I was born in 1955 with Meningocele Spina Bifida at L5/S1. At that point in time, no one knew, until the baby was born, if there were going to be any problems. I’m sure my parents were quite surprised, after having four healthy girls, that the first-born son had SB.
My first surgery was done within days of birth, to close up my back as much as possible. The scar on my spine stretches about three to six inches from the center toward either side. I’ve never actually seen what it looks like. Until the advent of cellphones, I would have had to ask someone else to take a picture, and I’m much too shy for that.
Sometime after birth, probably within the first three years, I had another operation to sever the ligaments in my feet, so they wouldn’t draw up and make me unable to stand at all. Subsequently, I have no feeling in either foot.
Not so funny story: when I was an adult, I got up in the middle of the night to get a drink and had to walk from my bedroom thru the living room and into the kitchen. When I walked into the kitchen, I kept hearing this “tick, tick, tick” every time I took a step, which is definitely not normal. Sitting down on the kitchen floor I pulled my left foot up so I could look at it and found that a three-inch craft needle, that I’d been using to make stuffed heads, had gone thru the fleshy outside of my foot and was sticking out of the top of my foot. I didn’t feel a thing, but nearly went into cardiac arrest looking at it!
Back to history: the doctors informed my parents that I probably would never walk and, if I did, then braces and crutches would have to be used. For the first four years, I did nothing but crawl. Our house had all the bedrooms on the 2nd floor, so I learned to climb the stairs and scoot down on my butt, which ended up being my major form of exercise. Getting down the stairs was a hoot… climbing them was a serious pain. What it did, though, was build up my upper body strength, and instill in me a sense of independence/stubbornness that has stayed with me.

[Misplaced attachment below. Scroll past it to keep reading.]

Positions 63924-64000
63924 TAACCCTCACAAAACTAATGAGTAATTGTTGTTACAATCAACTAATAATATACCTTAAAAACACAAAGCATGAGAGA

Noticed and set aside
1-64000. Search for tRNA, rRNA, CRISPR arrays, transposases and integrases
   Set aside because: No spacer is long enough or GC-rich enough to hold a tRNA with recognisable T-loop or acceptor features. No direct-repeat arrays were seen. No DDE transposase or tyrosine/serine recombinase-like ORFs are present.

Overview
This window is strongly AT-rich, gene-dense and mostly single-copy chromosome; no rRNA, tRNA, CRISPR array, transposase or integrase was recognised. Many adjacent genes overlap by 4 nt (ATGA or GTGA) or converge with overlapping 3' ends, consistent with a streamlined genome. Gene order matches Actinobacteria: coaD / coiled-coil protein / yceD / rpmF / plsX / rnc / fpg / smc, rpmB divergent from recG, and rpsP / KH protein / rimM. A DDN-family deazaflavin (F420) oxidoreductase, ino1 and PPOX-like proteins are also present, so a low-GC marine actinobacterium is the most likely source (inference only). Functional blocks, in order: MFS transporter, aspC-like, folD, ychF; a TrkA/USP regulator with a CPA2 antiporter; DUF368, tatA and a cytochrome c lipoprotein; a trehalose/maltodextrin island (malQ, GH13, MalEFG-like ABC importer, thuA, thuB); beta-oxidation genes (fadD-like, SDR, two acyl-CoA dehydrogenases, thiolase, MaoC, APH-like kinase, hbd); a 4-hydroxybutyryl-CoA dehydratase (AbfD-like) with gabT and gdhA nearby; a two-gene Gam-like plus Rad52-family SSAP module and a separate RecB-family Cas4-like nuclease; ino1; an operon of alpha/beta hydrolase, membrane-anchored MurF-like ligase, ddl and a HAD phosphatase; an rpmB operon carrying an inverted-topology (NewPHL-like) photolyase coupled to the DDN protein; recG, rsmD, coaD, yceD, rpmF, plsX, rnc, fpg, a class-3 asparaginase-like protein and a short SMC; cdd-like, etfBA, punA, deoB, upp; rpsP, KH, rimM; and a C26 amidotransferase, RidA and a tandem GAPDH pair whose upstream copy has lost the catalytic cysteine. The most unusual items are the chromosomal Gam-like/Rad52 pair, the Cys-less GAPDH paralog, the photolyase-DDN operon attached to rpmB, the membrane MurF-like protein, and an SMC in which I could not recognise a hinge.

At about four, I walked for the first time. We lived in a rural upstate NY town and there was a woman who would come house to house to sell eggs: Helen the Egg Lady. Much to my mother’s chagrin, Helen was the first person I walked to. It wasn’t until later, prior to kindergarten, that I stopped using the crutches & braces altogether.
I started school at the same age as everyone else, but with one significant difference: I am both bladder and bowel incontinent, so I had to wear a diaper for the first 13 years of my life. My parents had chosen a house directly adjacent to the local grade school, so I would come up at lunch to change them. Obviously, there would still be leaks, and unpleasant smells. I was NOT chosen as Most Popular Child at school. This is where I was first exposed to the cruelty that is childhood.
They say “names will never hurt me”… they’re wrong. Being verbally bullied is probably the worst part of being a disabled child. The physical things one learns to deal with and, in some ways, even ignore. Unless, of course, it’s constantly brought to one’s attention in a derogatory manner. But, you learn to deal with it and we all have ways to deal. Mine was to develop my brain, ‘cos my body wasn’t happenin’.
I had no other surgeries (save for a very late circumcision at around 10) until I was in my early teens. At that point, I was running thru shoes like water, because with weak hips, knees, and ankles, my right foot would “turn over” and I would end up walking on the inside of the shoe, more than the bottom. A sliver of bone was taken from my right shin and inserted into the outer ankle joint, making it physically impossible for it to bend. I still could never wear shows without laces and dress shoes didn’t last very long, but at least I was able to wear them. To me, that was an accomplishment!
As I said, I went to school across the street from my home until sixth grade, when I had to transfer to the local Jr/Sr High School. My parents were in a quandary about the incontinence issues, as I obviously couldn’t wear a diaper for a full day. They were lucky enough to come upon what was called a “Bard Urinal Appliance” for men. Essentially, a combination jockstrap / condom, which directed the urine down to a bag strapped to my leg. It was a step up, but it was quite uncomfortable and tended to smell, as well. Again, I learned to cope, in order to try and “fit in” with the other kids.